category over time. Indeed, most of them can be assumed to be assigned
a limiting rate permanently, thus precluding their effective experience
rating. Distribution of employers by rates



Table 1 shows the distribution of employers in the sample by tax
rate category for each of the study years. “Graded” employers
are firms for which the State had sufficient payroll and turnover
information to assign a UI tax rate. The group consists of employers at
the minimum rate (1.2 percent of taxable payroll); those at the maximum
rate (6.2 percent); and those taxed at one of a range of ra tes in
between the two limits. “Other” employers are those to which
a rate could not be assigned in the usual manner, either because of
inadequate data or their lack of experience in the system.
“Inactive accounts” are employers that were not in business
during a given year.



Mid-rate employers, the third category of graded units, are the
only ones that might be considered truly experience rated, in that their
tax rate assignments can respond in either direction to changes in their
turnover behavior; all other employers are at least temporarily immune
to changes in their payroll tax rate. Given this characterization of
the system, the imposition of employment stabilization incentives
through experience rating is remarkably incomplete. In each study year,
fewer than 41 percent of the active accounts fell into the mid-rate
category; moreover, table 1 indicates that only about half of the graded
employers could be considered effectively experience-rated.



Because the tax rate reflects an employer’s recent history of
labor turnover, patterns of experience rating should lag the business
cycle by 1 to 2 years. Between 1973 and 1976, business conditions were
increasingly recessionary, and thus experience ratings should be rising
over the years covered in this study. This is, in fact, the story told
by table 1. The proportion of graded employers at the maximum tax rate
increased steadily from 8.5 percent in fiscal 1975 to 16.5 percent in
fiscal 1978, while the proportion at the minimum rate decreased steadily
from 38.0 percent to 32.4 percent. However, there is a surprising
regularity in these data for consecutive years, for, while there was a
clear shift of proportions from the minimum to the maximum rate as the
unemployment rate rose, the proportion of graded employers assigned the
middle rates remained at about half throughout the period, regardless of
business conditions.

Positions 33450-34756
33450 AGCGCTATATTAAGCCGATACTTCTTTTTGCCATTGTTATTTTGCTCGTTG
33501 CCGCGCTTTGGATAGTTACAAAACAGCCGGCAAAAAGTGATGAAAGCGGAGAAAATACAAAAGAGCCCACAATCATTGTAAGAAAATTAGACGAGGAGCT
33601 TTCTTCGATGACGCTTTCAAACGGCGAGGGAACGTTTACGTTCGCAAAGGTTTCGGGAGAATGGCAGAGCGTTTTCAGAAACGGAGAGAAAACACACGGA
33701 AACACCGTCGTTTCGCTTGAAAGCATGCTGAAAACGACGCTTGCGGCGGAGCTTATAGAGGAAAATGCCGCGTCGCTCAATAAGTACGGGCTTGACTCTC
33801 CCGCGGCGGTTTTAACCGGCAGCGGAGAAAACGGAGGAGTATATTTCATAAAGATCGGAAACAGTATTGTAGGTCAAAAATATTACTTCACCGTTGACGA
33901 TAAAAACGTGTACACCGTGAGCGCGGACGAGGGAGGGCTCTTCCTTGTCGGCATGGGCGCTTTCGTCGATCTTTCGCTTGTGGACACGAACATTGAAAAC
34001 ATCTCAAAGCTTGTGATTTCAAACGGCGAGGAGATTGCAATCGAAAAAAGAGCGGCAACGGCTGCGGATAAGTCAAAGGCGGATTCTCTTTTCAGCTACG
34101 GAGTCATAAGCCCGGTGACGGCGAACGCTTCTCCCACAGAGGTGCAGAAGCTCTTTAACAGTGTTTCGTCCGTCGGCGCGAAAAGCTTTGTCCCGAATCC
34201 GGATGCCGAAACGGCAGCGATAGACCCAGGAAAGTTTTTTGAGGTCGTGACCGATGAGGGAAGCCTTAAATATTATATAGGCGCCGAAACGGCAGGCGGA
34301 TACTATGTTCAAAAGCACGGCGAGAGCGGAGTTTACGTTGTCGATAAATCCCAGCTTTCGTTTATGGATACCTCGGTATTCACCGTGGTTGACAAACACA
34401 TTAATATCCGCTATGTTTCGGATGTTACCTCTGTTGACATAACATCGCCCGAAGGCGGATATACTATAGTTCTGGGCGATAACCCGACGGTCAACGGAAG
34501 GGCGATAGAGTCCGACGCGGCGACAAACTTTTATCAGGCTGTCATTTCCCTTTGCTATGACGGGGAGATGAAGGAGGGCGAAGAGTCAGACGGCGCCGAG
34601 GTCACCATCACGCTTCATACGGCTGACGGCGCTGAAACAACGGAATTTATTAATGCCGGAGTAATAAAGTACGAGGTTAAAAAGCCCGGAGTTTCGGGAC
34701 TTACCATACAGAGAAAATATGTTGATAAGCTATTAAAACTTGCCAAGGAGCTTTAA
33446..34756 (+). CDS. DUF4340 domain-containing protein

In addition to this consideration of the likelihood of finding an
employer on the responsive portion of the tax schedule at a point in
time, it is necessary to examine the amount of time employers remain in
experience rating categories. An effective experience rating system
should induce employers to minimize their labor turnover, and employers
paying the maximum tax rate should have a special incentive to avoid
such a tax. However, the recent theoretical work on the effects of
incomplete experience rating suggests that this is a naive prediction.
In particular, theory suggests that employers have very little incentive
to avoid the maximum tax rate.



An approach to determining the effectiveness of an experience
rating system is to observe the movement of employers among the
assignable tax rates. One method of determining this involves the use
of Markov analysis.



We know that the movements of employers among tax rates can be
described by a transition matrix–in the current context, a 5-by-5
matrix composed of the three graded categories plus “other”
and “inactive accounts.” Any cell of the matrix indicates the
proportion of employers assigned the particular tax category given along
the vertical axis who move into a tax category given along the
horizontal axis in a particular year. The proportion in each cell is
thus a transition probability. Moreover, the transition probabilities
found along the diagonal of the matrix represent the proportion of
employers who remain in a particular category from one year to the next.



A “simple” Markov model would assume that the movement of
employers among the tax rates can be fully described by a single matrix
of transition probilities which applies to all employers–in this case,
that all employers in a rate assignment category have the same
probability of making a given transition to another category between
periods. A employers in a given category can be either movers, whose
rate assignments follow a regular transition matrix, or stayers, who
remain in their category permanently, that is, with a probability of 1.
In that case, there are two applicable transition matrixes: a
conventional one for movers; and another for stayers, having 1 in the
cells along its diagonal and zeros elsewhere.



The importance of determining which of these two processes better